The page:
Comparison of the capabilities of the ORD and CD techniques shows that within the wavelength range outside of the absorption bands of the chromophores (which, for the given aminopolysaccharide, falls within the far UV range), optical rotatory spectroscopy in some cases yields more information on optical activity and its correlation with other physical and chemical parameters of chitosan. For example, fairly recently, the ORD technique was used to reveal a correlation between chitosan’s optical activity and its molecular weight and deacetylation degree [11, 12], as well as to clarify the character of its biological activity [13]. The influence of metal ions (Ca2+, K+, and Na+) on macromolecular conformation was also shown [14].

It should be noted that all the previously-cited works have dealt with chitosan solutions and that no data on the optical activity of films made of this aminopolysaccharide have been found by us in the available literature. But such properties of chitosan films as their solubility in aqueous media, sorption-diffusion and physicomechanical characteristics, and selectivity at separation of liquid mixtures are known to depend on the chemical form of the polymer [15, 16], the temperature and duration of heat treatment [16, 17], and other factors.

In view of these circumstances, the purpose of this work was to study the influence of physical and chemical modifications, namely, the polysalt-polybase transition and heat treatment, on the ORD and biological activity of chitosan films.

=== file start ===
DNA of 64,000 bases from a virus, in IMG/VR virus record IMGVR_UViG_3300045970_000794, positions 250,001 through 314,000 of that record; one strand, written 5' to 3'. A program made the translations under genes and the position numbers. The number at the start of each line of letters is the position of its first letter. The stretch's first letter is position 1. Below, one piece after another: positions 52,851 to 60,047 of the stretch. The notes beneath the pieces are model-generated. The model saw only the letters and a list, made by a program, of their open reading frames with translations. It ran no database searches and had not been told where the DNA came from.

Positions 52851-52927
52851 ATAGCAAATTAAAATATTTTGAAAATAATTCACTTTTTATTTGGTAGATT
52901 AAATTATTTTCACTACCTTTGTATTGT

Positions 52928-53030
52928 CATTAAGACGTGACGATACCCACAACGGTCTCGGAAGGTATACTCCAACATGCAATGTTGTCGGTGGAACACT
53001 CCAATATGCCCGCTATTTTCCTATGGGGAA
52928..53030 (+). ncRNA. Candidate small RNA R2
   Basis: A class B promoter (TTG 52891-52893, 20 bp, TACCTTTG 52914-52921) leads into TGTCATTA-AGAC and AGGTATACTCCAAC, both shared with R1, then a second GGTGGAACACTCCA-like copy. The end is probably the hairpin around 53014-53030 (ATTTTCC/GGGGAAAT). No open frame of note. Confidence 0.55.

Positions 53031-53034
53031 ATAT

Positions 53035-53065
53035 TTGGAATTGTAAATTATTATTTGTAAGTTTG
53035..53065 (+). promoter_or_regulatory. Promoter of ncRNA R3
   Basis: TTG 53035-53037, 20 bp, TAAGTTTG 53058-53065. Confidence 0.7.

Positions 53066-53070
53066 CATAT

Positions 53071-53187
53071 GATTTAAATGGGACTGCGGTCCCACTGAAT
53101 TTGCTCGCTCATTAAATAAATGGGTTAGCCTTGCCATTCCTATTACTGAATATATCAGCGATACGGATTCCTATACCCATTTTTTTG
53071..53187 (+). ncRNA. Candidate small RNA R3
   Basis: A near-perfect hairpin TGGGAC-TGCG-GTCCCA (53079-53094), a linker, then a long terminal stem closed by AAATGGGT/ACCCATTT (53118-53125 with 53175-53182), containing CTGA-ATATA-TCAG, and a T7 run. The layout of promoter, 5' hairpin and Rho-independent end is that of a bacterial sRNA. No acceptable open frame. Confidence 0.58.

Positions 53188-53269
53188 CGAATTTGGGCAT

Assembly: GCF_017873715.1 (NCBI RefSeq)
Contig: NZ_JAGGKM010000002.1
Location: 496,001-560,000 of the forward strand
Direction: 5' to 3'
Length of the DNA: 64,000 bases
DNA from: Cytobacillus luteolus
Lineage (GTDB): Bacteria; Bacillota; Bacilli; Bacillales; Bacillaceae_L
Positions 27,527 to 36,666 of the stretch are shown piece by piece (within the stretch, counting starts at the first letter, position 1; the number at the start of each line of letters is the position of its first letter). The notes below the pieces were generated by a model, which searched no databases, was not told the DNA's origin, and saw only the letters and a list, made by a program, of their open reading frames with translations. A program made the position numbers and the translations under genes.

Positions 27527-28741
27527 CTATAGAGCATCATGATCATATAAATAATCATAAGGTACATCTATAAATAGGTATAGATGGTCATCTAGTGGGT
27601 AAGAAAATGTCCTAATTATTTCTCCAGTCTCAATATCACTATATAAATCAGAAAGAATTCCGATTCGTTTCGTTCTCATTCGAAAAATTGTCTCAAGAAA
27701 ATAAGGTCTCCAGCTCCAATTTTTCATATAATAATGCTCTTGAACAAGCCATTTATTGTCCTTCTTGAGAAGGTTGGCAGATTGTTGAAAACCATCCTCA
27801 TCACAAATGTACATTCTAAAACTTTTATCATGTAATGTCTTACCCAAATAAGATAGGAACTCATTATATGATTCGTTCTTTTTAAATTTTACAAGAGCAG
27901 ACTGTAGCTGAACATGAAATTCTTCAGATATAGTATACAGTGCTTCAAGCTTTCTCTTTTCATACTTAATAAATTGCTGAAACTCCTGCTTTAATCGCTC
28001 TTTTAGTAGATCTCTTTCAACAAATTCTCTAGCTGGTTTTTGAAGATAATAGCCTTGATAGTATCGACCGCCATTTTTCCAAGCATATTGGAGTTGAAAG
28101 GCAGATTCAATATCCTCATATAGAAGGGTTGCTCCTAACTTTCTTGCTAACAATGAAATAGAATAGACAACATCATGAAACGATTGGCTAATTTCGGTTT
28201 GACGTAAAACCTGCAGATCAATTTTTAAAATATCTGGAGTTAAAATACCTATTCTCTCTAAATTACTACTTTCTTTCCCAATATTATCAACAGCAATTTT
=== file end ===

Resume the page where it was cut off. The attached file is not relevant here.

2. Experimental

Samples of powdered chitosan with different viscosity-averaged molecular weights and with similar deacetylation degrees were used (BioProgress Corp., Russian Federation). The physical and chemical characteristics of the samples are presented in Table 1. These chitosan samples were chosen for study because the optical activity of their 0.5% solutions in 2% acetic acid was almost the same (Figure 1(b)) [11]. Films made from chitosan in both salt (acetic chitosan) and basic (basic chitosan) forms and films of acetic chitosan modified by heat treatment were the objects of research.

tab1
Table 1: Characteristics of powdered chitosan samples.
fig1
Figure 1: (a) ORD curves for CTS-87 (1, 3) and CTS-640 (2, 4) films in the acetic (1, 2) and basic (3, 4) forms, as recorded on PolAAr 3001 (1, 3) and SPU-E (2, 4) spectropolarimeters. The moisture content of the film samples was 22 ± 2 (1) and 12 ± 1 wt.% (2). Vertical bars show the variation range of values for different orientation angles of the film sample. (b) ORD curves of 0.5% solutions of CTS-87 (1) and CTS-640 (2) in 2% acetic acid, as recorded on an SPU-E spectropolarimeter [11].